10/05/2012

Bird on a Wyre

The following post was written after my first few visits to Wyre forest. The aim of the original article was to provide the reader with information about Wyre and its diverse range of bird life.
My imminent move back to the north west of England means that this area will no longer be on my doorstep. I shall miss my frequent visits to the forest, especially during spring and summer, when it became my second home. I hope my fondness for this area is communicated through my images and also that they inspire some of you to visit this truly stunning location.


Tree canopy, Wyre Forest


One of the most outstanding areas of natural beauty in the West Midlands, if not the country, is The Wyre Forest. Situated one mile west of Bewdley, Worcestershire, the forest encompasses 6,000 acres of well established mixed woodland. Like so many of Britain's woodlands, Wyre was cultivated by the English gentry at the turn of the century for hunting purposes. The land is now managed as a nature reserve by a number of organisations including Forest Enterprise (FE), National Nature Reserve (NNR) and the Worcestershire Wildlife Trust (WWT).

For the naturalist the site is an Aladdin's cave, brimming with a diverse treasure of native species. On my first visit I chose to bypass the visitor centre and accessed the reserve via Dry Mill Lane, just off the B4190. At the end of the lane is a small car park, to guarantee a space, it is advisable to arrive early as overcrowding can be a problem.


From the moment you get out of your vehicle you are greeted with bird song. Robin, wren, chaffinch and the distinctive laugh of the green woodpecker can all be heard. Visit in early spring (late April - early May) and the native bird species are joined by the illustrious summer migrants, most notably the warblers. Whitethroats, chiff chaffs, blackcaps, wood and willow warblers all add beautiful song that reverberates around the forest.


Green woodpecker

It would be impossible for any 'twitcher' to cover all 2,400 hectares of the reserve in one day. A leisurely walk along Dowles Brook is a far better option and an excellent starting place if visiting for the first time.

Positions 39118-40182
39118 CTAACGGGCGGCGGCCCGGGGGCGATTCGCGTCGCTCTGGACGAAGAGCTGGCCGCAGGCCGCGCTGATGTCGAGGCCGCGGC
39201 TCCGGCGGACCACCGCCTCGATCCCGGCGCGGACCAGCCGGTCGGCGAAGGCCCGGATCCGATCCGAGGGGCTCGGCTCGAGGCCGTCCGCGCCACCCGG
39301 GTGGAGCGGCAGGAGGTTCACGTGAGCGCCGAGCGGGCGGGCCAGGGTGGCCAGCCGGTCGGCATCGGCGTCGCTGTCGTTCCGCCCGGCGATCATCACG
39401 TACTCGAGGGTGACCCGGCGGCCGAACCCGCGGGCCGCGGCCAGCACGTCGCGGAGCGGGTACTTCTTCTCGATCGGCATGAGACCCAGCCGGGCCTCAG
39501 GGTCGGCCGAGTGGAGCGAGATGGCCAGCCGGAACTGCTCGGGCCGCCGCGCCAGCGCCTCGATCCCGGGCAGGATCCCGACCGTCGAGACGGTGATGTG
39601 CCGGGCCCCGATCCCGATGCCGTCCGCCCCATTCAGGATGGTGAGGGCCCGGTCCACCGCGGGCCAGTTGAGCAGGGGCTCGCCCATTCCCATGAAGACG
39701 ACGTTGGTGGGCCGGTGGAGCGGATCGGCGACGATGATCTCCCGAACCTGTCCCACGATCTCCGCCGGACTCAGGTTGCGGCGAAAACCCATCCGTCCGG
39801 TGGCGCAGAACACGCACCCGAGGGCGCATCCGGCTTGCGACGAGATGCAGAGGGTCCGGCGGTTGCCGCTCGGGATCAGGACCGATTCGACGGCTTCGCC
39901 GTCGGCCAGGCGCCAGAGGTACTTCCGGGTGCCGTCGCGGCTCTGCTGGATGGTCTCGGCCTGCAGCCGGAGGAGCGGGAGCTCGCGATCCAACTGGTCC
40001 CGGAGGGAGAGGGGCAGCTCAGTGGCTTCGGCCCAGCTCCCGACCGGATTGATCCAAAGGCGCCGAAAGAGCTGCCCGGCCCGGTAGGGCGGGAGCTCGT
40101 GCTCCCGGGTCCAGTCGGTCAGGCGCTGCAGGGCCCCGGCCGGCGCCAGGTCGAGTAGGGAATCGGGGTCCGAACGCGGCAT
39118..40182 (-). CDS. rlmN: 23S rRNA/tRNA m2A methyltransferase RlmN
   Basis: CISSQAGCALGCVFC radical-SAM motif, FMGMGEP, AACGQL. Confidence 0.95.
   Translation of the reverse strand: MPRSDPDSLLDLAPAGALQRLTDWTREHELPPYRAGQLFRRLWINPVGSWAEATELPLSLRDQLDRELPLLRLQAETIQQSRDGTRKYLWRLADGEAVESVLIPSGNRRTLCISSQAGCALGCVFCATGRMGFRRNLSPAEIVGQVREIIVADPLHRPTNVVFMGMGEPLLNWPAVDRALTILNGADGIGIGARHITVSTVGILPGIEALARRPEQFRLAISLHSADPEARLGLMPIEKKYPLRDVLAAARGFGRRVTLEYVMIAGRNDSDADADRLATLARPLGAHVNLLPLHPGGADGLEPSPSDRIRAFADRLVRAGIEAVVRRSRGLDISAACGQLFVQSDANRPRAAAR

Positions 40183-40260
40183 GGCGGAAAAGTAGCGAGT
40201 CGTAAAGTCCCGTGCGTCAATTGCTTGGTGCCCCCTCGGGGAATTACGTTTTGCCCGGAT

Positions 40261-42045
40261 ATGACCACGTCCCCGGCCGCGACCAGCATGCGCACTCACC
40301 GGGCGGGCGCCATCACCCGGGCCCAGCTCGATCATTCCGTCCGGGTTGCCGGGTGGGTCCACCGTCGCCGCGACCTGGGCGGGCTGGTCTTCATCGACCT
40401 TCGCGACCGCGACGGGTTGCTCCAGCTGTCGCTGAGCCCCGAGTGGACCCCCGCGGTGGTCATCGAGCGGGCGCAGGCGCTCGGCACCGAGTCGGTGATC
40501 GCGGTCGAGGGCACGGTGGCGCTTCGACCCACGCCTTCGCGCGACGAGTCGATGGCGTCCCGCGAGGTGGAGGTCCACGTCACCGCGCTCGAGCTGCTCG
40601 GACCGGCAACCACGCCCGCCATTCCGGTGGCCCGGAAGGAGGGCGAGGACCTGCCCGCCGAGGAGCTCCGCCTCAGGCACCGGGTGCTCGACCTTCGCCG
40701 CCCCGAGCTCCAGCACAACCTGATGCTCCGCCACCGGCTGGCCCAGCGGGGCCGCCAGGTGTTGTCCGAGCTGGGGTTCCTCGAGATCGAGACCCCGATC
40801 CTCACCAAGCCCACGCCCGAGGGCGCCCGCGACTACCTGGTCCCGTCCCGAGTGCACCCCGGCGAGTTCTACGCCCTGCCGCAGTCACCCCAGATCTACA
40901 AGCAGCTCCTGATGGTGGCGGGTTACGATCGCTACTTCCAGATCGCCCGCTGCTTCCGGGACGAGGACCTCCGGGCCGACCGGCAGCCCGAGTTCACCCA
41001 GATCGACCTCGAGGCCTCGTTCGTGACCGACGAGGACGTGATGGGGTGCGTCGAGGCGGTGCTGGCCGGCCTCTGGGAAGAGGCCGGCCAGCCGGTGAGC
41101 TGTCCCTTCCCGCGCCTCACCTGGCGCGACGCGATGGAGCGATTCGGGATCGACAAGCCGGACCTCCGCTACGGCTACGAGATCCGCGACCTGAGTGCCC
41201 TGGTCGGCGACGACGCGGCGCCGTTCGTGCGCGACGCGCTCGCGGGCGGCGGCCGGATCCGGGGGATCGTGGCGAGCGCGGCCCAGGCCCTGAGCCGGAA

From the car park you will see a stone railway bridge. Follow the old rail track, now a tarmac lane, to the bridge then make your way up the embankment. At the top, turn left and head north. After a few minutes you will see an old stone cottage and hear the trickle of Dowles Brook, which runs parallel to the house. Having made your way down to the waters edge, follow the path alongside the brook in a north-westerly direction for about a mile and three quarters.

Dowles brook

The calming trickle of Dowles brook is regularly broken by the piercing whistle of the magnificent kingfisher. Its scintillating hues of electric blue, turquoise and salmon-red, flash past at incredible speeds. Find a place at the waters edge, near overhanging branches, and sit quietly. If patient you will be rewarded with views of this exotic looking bird as it perches motionless, before diving for minnow.

Kingfisher

The tactic of sitting quietly in the same location can be very satisfying, especially on the banks of Dowles brook. I have regularly observed a pair of Mandarin ducks at close quarters. The male in particular is a delight to watch as it stands on the sandy bank preening its multi-coloured plumage.
Dippers are also widespread in this area, as are grey wagtails, the latter displaying great artistry as they deftly flit across the waters surface catching cranefly.

Mandarin duck (male)

For those visitors wishing to add to their species list, continue walking for approximately one mile. Immediately after you pass a white derelict house you will be able to cross the brook using a small iron footbridge. Head south up the plateau of mixed woodland. Once at the top, the assault on your senses continues. Take time to look back and admire the view. Lilac bluebells mixed with white wood anemones carpet the forest floor, yellow daubs of buttercup pepper the meadowland and the various hues of green that make up the woodland canopy all contribute to what looks like an impressionistic artwork.

Woodland floor, Wyre Forest

As you follow the woodland trail up the steep ascent goldcrest, greenfinch, blue, great, coal and long-tailed tits can all be seen and heard. It would be unusual if you didn't hear the drumming of the great-spotted woodpecker in this area too. Stop again for a period of time and the bird will inevitably move in to view.

Great-spotted woodpecker

At the top of the trail the path will again meet the old railway track. Turn left and follow the lane east, it will eventually lead you all the way back to the car park, approximately one and a quarter miles.
The bird species along the track is just as impressive. Many of the small passerines are present, highlights could include nuthatch, redstart and the elusive pied flycatcher.

Nuthatch

There is also a very good chance of seeing raptors along this track. Sparrowhawks are ever present and can be seen regularly, skimming the hedgerows in pursuit of small song birds. Look up to the sky and you will more than likely see buzzards gliding on the thermals, almost motionless, whilst mewing their distinctive cries.

Common buzzard

Returning to the car park you'll wish you had time to explore many more of Wyre's extensive woodland trails. It's a vast reserve, of stunning beauty, with a diverse collection of avifauna. A must for all ornithologists and naturalists.